Stock Act discloses lawmakers’ financial reports online.
( by Eric Yoder , The Washington Post)

Parents protesting policy that requires more students to walk to school
Some Arlington parents are getting signatures on a petition to let their children ride the bus again.
( by Susan Svrluga , The Washington Post)

More Post Local: Washington, DC Area News, Traffic, Weather, Sports & More – The Washington Post


POLITICS
Gray to unveil city playoff plans
D.C. will spend up to $76,000 per Nationals game for more police, traffic officers and inspectors.
( by Nikita Stewart , The Washington Post)

Md. governor to seek utility surcharge
Plan would add “a dollar or two” to bills, allow companies to charge in advance for serious maintenance.
( by Aaron C. Davis , The Washington Post)

Congress financial reports up
Stock Act discloses lawmakers’ financial reports online.
( by Eric Yoder , The Washington Post)

Republicans jump on Biden ‘buried’ remark
“We agree,” Ryan says after VP says those in middle class have been “buried the last four years.”
( by Rachel Weiner , The Washington Post)

Judge halts Pennsylvania voter ID rule
A judge orders the state not to enforce the controversial requirement in this year’s elections.
( by Robert Barnes , The Washington Post)

More Post Politics: Breaking Politics News, Political Analysis & More – The Washington Post


STYLE
Moving on
Her boyfriend isn’t making progress toward their planned move. What now?
(, The Washington Post)

Moderating presidential debates: harder than it looks
Moderators have to be part inquisitor, part referee, part timekeeper and part wallpaper.
( by Paul Farhi , The Washington Post)

Singing shows as ad ammo?
“The X Factor” and “The Voice” are down in the ratings, but networks rely on such DVR-resistant reality hits.
(, The Washington Post)

Rock climber, 11, hits new heights
For Annandale girl, rock climbing is like a roller coaster ride.
(, The Washington Post)

New York’s wheely big idea
City wants to build world’s biggest Ferris wheel on Staten Island.
(, The Washington Post)

More Style: Culture, Arts, Ideas & More – The Washington Post


BUSINESS
In fund industry, a ‘like’ can be trouble
Companies eager to use Facebook, Twitter and other social media shy away because of federal regulations.
( by Theresa Hamacher and Robert Pozen , The Washington Post)

After election, how will Wall St. react?
For investors with angst about Nov. 6, an idea: Don’t worry about it. (But good luck with that.)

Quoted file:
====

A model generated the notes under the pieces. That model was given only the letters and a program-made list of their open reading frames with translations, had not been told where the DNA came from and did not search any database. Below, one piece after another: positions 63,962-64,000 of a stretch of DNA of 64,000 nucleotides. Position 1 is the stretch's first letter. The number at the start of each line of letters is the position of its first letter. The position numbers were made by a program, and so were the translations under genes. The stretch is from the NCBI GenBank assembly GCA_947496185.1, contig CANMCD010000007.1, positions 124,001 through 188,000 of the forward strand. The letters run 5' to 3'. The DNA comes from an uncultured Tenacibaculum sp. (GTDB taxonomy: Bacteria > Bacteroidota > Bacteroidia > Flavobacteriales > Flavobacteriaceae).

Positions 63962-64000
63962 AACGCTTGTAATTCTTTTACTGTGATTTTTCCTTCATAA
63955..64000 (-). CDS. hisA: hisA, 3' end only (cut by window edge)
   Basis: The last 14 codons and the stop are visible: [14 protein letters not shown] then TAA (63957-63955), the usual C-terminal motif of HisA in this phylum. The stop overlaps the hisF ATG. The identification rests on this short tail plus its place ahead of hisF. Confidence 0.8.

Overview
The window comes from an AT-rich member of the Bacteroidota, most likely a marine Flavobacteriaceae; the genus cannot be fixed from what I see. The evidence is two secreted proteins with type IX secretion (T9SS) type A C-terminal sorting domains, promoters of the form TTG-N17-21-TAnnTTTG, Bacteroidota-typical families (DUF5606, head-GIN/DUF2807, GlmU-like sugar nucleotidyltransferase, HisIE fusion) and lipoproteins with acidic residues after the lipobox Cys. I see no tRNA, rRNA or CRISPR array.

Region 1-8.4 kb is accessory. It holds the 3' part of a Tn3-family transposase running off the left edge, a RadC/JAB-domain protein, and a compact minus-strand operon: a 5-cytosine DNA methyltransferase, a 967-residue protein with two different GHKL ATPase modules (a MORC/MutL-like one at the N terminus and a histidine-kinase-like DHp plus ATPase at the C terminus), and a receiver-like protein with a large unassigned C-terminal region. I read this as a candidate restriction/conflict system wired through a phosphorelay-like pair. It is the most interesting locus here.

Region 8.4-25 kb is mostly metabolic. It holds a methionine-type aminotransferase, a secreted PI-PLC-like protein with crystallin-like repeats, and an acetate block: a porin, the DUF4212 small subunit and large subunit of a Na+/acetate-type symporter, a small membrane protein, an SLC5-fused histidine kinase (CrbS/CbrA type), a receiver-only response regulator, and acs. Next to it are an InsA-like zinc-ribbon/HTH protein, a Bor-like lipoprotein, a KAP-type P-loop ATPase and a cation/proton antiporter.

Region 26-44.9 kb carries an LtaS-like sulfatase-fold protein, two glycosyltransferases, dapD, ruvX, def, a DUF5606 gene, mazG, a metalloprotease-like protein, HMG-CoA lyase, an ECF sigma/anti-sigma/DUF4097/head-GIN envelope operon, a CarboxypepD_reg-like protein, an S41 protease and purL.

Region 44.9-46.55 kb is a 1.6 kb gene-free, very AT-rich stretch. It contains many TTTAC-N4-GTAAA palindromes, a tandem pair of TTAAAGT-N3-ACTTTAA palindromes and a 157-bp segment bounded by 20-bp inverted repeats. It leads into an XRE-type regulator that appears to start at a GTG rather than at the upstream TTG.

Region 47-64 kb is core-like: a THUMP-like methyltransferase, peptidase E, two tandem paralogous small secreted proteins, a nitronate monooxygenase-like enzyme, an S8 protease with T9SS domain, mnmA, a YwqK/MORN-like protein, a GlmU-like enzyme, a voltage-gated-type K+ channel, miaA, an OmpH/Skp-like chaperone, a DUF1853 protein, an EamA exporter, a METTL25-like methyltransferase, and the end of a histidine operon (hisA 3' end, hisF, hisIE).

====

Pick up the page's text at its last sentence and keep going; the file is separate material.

( by Cezary Podkul Special to The Washington Post , The Washington Post)

Internet companies oppose update of child privacy law
Facebook, Twitter and Google are protesting an update of the Children’s Online Privacy Protection Act of 1998, written before a majority of U.S. youths owned smartphones, apps began tracking locations and Facebook’s “like” button was ubiquitous on the Web.
( by Cecilia Kang , The Washington Post)

Decline in immigrant entre­pre­neur­s could harm economy, study warns
The proportion of new firms founded by the foreign-born is falling, and a bitter partisan divide over visa changes is blocking a remedy.
( by J.D. Harrison , The Washington Post)

The growing burden on caregivers
In the battle to contain health-care costs, more caregivers perform tasks usually left to medical staff.
(, The Washington Post)

More Business News, Financial News, Business Headlines & Analysis – The Washington Post


SPORTS
TV and radio listings, October 3

( , The Washington Post)

No letup for Nats
One night after clinching NL East crown, the Nationals moved a step closer to claiming the best record in the National League, relying on a patchwork lineup for a 4-2 win over the Phillies.
( by James Wagner , The Washington Post)

O’s keep title hopes alive
Chris Davis’s homer in the fourth provides the decisive run in Baltimore’s 1-0 victory, sending AL East race to the season’s final day.
( by Eduardo A. Encina , The Washington Post)

A manager’s winning ways
Davey Johnson, 69, has finished first six times in an impressive career. “It never gets old,” the skipper says.